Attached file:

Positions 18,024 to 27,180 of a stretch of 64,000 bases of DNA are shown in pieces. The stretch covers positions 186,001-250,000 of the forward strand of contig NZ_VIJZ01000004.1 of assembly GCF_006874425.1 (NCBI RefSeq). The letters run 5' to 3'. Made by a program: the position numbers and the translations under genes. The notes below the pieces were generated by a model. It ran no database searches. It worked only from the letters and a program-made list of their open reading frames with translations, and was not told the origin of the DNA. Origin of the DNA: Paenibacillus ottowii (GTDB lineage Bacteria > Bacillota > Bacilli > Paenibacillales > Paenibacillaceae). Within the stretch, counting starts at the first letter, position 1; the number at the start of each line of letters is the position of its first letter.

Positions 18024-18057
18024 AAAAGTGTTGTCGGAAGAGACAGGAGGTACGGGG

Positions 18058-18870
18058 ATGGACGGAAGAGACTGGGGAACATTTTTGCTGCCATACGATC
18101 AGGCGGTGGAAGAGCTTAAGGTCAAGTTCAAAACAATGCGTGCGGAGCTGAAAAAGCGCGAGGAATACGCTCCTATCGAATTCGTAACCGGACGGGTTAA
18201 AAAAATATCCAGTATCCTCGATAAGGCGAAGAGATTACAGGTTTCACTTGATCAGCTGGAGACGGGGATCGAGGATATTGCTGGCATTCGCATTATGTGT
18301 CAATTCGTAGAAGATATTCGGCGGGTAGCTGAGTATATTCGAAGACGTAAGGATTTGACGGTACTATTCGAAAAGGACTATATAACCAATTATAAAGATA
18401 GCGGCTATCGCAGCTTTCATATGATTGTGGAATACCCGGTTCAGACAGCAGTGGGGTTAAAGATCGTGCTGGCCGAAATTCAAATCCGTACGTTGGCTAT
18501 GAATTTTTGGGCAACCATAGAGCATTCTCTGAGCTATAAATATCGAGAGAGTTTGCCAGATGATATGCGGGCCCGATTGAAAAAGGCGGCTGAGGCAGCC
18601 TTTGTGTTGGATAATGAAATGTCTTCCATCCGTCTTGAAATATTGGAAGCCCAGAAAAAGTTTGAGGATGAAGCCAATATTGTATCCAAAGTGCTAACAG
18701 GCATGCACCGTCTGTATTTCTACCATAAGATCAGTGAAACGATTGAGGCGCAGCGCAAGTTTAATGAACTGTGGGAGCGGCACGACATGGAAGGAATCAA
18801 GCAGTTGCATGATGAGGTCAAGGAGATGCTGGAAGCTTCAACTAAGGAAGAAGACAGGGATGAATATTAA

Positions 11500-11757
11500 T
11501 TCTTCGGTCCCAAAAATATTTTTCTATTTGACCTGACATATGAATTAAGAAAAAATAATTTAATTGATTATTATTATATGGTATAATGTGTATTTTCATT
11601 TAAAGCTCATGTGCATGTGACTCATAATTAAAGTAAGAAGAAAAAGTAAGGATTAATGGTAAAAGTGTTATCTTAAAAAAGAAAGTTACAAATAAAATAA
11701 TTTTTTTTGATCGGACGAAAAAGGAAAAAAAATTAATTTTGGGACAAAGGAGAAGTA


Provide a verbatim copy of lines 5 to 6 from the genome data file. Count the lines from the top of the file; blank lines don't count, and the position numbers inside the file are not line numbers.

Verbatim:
18058 ATGGACGGAAGAGACTGGGGAACATTTTTGCTGCCATACGATC
18101 AGGCGGTGGAAGAGCTTAAGGTCAAGTTCAAAACAATGCGTGCGGAGCTGAAAAAGCGCGAGGAATACGCTCCTATCGAATTCGTAACCGGACGGGTTAA